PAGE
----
Are all carbohydrates bad? Before we boycott carbs and make our own decisions, let’s first learn about them.


What Are Carbohydrates?

Carbohydrates, or carbs, are a type of macronutrient that can be found in a variety of foods and beverages. They are the primary source of energy for the body to function and carry out daily activities.

Carbohydrates are also known as sugars, starches, and dietary fibre.


Understanding Carbohydrates


Sugar is a simple carbohydrate. Natural occurring sugar is found in fruits, vegetables, and dairy products, whereas table sugar is found in processed foods like cakes, pastries, and beverages.

 Simple carbohydrates are easily broken down into glucose and absorbed into the bloodstream, providing your body cells with quick fuel and energy to function.

 Simple carbohydrates cause a spike in blood sugar, and when consumed in excess, the extra glucose that the body does not use is stored as fat, resulting in weight gain.



Starch is a complex carbohydrate found in many foods, including grains, vegetables and fruits.

Starchy foods are an essential part of a balanced diet, as they provide energy, fiber, vitamins, minerals and nutrients to the body.


There are three types of starch:

  • Rapidly digestible starch. The body rapidly converts it to glucose. Found in some cooked foods such as rice and potatoes. It is interesting to note that allowing cooked starchy foods to cool before eating them helps to increase their resistant starch content.
  • Slowly digestible starch. It takes longer to break down into glucose and releases energy slowly, which helps to avoid insulin and blood sugar spikes. Cereal grains are slow digestible starch.
  • Resistant starch. Human digestive enzymes cannot completely break it down; it passes through the digestive system undigested without raising glucose levels, making it beneficial for diabetes and weight loss. Resistant starch also acts as a prebiotic, which improves gut health. Consumption of resistant starch improves digestive health, prevents constipation, and lowers the risk of cardiovascular disease and colon cancer. It also aids in weight loss by increasing the feeling of fullness. Resistant starch can be found in grain, seeds, beans, raw potatoes (or cooked potatoes that have been cooled), and green bananas.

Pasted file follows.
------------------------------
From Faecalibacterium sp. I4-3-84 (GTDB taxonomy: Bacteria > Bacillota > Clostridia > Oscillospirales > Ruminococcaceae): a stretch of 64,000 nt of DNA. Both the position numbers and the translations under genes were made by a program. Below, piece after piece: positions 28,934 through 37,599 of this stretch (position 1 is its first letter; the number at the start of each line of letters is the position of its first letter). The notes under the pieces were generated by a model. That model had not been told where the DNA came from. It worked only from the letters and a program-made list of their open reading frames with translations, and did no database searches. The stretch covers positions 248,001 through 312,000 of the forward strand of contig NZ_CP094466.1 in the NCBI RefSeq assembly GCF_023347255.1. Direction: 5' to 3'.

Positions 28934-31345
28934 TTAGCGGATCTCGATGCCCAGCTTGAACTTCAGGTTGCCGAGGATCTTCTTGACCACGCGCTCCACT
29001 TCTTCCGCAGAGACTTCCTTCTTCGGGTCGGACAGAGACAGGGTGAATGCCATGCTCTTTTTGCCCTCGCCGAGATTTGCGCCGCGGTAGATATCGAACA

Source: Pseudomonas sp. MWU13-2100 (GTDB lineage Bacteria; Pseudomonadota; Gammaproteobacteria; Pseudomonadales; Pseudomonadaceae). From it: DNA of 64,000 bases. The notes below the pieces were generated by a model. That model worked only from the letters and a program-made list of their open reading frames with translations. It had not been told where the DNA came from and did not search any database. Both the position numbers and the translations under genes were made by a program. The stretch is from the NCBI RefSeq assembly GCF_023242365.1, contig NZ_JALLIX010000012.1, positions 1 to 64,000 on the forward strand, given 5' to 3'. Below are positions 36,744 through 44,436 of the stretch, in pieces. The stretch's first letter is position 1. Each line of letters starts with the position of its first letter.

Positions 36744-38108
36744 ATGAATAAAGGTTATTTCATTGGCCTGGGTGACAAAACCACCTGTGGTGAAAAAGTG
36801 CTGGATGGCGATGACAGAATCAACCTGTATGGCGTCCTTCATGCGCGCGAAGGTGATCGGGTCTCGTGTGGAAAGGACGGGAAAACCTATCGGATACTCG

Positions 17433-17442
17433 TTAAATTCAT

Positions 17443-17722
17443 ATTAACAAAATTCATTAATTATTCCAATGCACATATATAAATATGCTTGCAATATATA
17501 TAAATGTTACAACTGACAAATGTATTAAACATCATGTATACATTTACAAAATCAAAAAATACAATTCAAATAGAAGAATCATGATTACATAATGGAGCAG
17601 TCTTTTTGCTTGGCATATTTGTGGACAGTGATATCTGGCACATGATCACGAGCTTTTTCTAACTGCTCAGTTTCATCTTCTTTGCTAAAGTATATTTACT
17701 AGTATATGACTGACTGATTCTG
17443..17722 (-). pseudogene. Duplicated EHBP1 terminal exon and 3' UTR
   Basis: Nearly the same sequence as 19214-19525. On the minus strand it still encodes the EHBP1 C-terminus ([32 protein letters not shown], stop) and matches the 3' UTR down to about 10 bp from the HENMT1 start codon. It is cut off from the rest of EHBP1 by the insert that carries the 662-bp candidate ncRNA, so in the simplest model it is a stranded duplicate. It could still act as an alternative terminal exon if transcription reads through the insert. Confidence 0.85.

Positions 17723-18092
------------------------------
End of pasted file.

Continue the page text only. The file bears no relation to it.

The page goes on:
Fiber is also a complex carbohydrate. It can be found in fruits, vegetables, whole grains and legumes.

Dietary fiber, like resistant starch, cannot be completely broken down by human digestive enzymes. It passes through the digestive system undigested, with no effect on glucose levels.

There are two types of dietary fiber: soluble fiber and insoluble fiber.

  • Soluble fiber.When dissolved in water, it forms a gel-like substance. Assist in blood sugar control and cholesterol reduction. It also helps with weight loss. Soluble fiber increases fullness, which reduces appetite and leads to weight loss. Oats, barley, psyllium, flaxseeds, peas, beans, apples, and carrots are all good sources of soluble fiber.
  • Insoluble fiber.This fiber is tough and difficult to digest in our digestive tract. It aids digestion and increases bowel volume. Encourages bowel movement and aids in the prevention of constipation. Promote colon health. Insoluble fiber can be found in whole wheat flour, wheat bran, nuts, beans, and vegetables such as cauliflower and green beans.


This table summarises the difference between simple carbs and complex carbs:

Simple Carbs (Bad Carbs) Complex Carbs (Good Carbs)
Fast release of energy, spike in blood sugar level Slow release of energy, gradual rise in blood sugar level
Digested quickly, feel hungry quickly Digested slowly, help to feel full longer
Little or no fiber High dietary fiber
Low or no nutrients Rich in nutrients
High Glycemic Index Low Glycemic Index
Natural sugar from food source or table sugar added to processed food Natural sugar from food source
Contribute to weight gain Help with weight loss
Quick source of energy, beneficial for post-workout Stable source of energy, beneficial for pre-workout

To learn more about good carbs vs bad carbs, click here


Carbohydrates Vs Keto Diet

Based on studies, good carbs are the body’s and brain’s preferred source of energy, and they are used by the body more efficiently than energy derived from protein and fat. According to the Dietary Guidelines for Americans, carbs are essential for optimal performance and should account for 45% to 65% of your daily calorie intake. Good carbs also provide a variety of health benefits such as support for diabetes, cardiovascular health, brain health, and muscle retention.

Many people who want to lose weight may prefer a low carbohydrate diet, such as the keto diet, which emphasizes protein and fat consumption. This approach may be effective, but it may increase the risk of cardiovascular disease, muscle mass loss, and a negative impact on brain health.

After reading the above, do you believe that all carbs are bad?


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